He also suffered from arthritis, gallstones and he had a lump on one toe, broken nose and ribs that healed before death and had black lungs because of inhaling CO2, maybe from bonfires. More than 60 tattoos (the oldest known) were found throughout his body, consisting of small lines, crosses and points. They were made with small cuts that were then rubbered with charcoal. They do not seem decorative: it is speculated that they were part of some treatment to improve the artirtis, since they indicate the points where he was in pain.
His system also had high levels of arsenic, probably because he worked with minerals and metals.
THE LAST DINNER
An analysis of the stomach revealed that he had eaten two hours before dying. He ate ibex (wild goat), cereals and unidentified plants. They found 30 different types of pollen, so he probably died in the spring. But they also found eggs of a parasite that cause Lyme disease, which mainly affects the vascular, nervous and skeletal system.
X-RAYS: ACCIDENT OR MURDER?
First it was believed that Ötzi died due to crashing into a glacier. But radiographs revealed the presence of an arrowhead on his shoulder, so the researchers analyzed the body more closely and found several injuries in the hands, torso and a blow in the head, the cause of his death.
DNA ANALYSIS: HE SUFFERED DIVERSE DISEASES
Scientists did DNA tests in various blood samples, and they found up to 3 different types of blood. The blood of his flint knife is not from him: everything shows that he was involved in a fight with several people and was killed. His body was not found in a natural position, so two hypotheses are considered: either a partner tried to help him to extract the arrow or the enemies tried to recover it. In any case, they did not take away the advanced technology and Ötzi clothing. Why? The mystery is still open.
In 2008 the complete genome of the Ice Man was published. He was lactose intolerant, his blood was type 0, he had brown eyes, he suffered from the heart and arteries and he is related to the current inhabitants of Corsica and Sardinia. In addition, out of 3,700 DNA samples were donated by Tyrol volunteers. 19 individuals share a genetic mutation with Ötzi.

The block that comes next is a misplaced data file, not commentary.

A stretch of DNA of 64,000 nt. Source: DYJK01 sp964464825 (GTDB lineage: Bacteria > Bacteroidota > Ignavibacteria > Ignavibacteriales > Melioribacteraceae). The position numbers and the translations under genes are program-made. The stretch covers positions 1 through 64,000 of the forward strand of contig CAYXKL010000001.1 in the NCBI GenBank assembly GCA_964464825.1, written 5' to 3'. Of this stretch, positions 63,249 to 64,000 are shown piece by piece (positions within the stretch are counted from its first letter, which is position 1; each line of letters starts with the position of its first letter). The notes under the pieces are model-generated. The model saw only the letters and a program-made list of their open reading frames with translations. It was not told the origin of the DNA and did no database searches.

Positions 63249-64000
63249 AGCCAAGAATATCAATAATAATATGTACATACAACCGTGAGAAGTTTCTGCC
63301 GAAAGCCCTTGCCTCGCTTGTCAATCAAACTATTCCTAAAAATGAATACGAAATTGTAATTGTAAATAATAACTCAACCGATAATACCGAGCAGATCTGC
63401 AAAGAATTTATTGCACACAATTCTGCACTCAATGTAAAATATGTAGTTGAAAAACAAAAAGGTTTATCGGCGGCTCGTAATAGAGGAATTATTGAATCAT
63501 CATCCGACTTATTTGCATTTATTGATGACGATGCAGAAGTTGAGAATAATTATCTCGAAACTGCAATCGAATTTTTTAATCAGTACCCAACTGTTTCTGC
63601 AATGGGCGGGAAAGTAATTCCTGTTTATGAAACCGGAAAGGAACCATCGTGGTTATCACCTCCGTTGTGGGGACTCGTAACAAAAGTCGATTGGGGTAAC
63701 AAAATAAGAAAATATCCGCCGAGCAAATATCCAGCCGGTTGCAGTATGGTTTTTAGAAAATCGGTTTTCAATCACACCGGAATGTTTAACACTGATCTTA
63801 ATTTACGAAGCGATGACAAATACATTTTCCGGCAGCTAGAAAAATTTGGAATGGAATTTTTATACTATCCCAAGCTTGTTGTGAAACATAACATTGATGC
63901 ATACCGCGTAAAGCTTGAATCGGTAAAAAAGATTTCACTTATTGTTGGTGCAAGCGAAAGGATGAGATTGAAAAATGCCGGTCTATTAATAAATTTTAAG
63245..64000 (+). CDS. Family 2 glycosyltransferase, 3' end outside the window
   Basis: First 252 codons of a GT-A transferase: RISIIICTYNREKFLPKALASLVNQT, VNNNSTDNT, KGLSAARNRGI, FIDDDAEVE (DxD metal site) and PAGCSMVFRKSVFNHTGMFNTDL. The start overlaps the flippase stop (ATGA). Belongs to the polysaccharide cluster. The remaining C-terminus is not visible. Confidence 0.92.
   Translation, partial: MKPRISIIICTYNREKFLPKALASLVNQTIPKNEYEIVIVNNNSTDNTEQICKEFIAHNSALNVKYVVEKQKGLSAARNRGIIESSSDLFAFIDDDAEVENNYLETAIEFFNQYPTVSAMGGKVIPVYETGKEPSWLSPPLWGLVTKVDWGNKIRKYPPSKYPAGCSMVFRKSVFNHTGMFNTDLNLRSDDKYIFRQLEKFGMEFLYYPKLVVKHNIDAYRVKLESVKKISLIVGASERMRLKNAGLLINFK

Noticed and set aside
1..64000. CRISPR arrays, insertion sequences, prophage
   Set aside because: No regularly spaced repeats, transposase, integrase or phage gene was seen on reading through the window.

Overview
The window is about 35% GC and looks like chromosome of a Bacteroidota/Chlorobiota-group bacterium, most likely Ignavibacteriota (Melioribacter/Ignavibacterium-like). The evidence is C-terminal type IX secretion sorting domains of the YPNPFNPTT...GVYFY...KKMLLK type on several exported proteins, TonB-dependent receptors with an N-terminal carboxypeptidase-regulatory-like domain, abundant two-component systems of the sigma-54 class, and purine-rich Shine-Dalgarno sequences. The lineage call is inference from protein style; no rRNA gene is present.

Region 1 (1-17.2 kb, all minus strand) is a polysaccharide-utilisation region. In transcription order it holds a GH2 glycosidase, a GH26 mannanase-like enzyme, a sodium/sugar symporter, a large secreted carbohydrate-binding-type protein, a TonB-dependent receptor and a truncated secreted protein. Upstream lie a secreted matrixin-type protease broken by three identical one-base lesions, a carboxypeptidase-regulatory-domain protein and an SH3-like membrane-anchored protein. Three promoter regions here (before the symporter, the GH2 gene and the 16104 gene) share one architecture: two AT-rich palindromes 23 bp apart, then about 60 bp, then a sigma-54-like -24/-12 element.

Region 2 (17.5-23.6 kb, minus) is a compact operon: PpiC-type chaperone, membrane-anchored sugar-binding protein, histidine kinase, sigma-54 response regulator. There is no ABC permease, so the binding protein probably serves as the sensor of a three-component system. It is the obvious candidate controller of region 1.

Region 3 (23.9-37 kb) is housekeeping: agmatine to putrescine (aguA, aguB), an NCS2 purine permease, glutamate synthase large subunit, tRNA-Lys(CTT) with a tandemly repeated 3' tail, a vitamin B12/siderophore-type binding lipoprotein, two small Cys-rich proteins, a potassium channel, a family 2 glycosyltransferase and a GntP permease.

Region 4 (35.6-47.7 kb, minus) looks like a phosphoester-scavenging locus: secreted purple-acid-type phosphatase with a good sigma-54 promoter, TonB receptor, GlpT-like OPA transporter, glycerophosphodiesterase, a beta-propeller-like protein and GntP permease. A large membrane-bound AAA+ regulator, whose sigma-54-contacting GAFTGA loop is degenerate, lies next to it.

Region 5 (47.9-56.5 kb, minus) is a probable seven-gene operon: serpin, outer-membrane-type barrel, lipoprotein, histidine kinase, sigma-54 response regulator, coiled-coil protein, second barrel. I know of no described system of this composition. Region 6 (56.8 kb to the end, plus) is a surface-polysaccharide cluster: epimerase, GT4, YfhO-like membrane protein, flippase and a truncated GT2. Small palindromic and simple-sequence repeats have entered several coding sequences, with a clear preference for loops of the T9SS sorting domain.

NON-HUMAN DNA IN ÖTZI
The samples of non-human DNA are usually bacteria that live in our body. A biopsy on the hip brought to light the presence of DNA from a bacterium (Treponema denticola) involved in periodontal disease, which confirmed the results of the CT Scan. They also found remnants of the bacterium Clostridium and Helicobacter pylori so Ötzi had a strong stomachache and diarrhea the day of his death. Besides, the study of Helicobacter from Ötzi has thrown new data on human migrations, the origin of European populations and the impact on our evolution.
DO YOU WANT TO SEE ÖTZI?
This discovery is so important, that they dedicated a museum almost entirely for him: the South Tyrol Museum, in Bolzano. There are exposed the impressive clothes that he wore, made with animal skins such as bears and goats, his shoes, with double layer and stuffed with straw, his tools, weapons… even the first aid kit he was carrying. And he himself, of course, preserved at -6º. Maybe one day we will hear him “talking”: they are trying to reconstruct his tone of voice from the vocal cords.
We still do not know who he was. Maybe a personality? A skilled hunter? A farmer or a stockman? A healer? We will probably never know. What is certain is that he could never imagine the attentions he would continue receiving 5,000 years after his death.
The actual world is in turmoil. News related to terrorism, drug trafficking, coups d’état, refugees crisis or the numerous wars still present flood our screens day after day. And, in a completely understandable bias, the focus is almost exclusively on the people and countries involved. But (and it’s something I ask every time I watch the news) what happens to nature in these regions punished by violence? In this entry we review the most important armed conflicts nowadays and their consequences for the nature surrounding them.
Any human action has repercussions on natural life, and even more wars, intrinsically destructive. A series of damages on the wildlife are associated with them such as deforestation, soil degradation, pollution or hunting, among many others. The first time we really became aware of the great impact of the wars on nature was in the Vietnam War. The US army, in its fight against an invisible enemy, threw more than 75 million liters of herbicides into the jungles, in order to defoliate the trees to find their enemies. However, despite partially achieving its objective (we all know how that war ended) nature was seriously damaged. A study carried out in Vietnam in the mid-1980s found that there were only 24 birds and 5 mammals in an area where there were previously between 145 and 170 birds and between 30 and 55 mammals.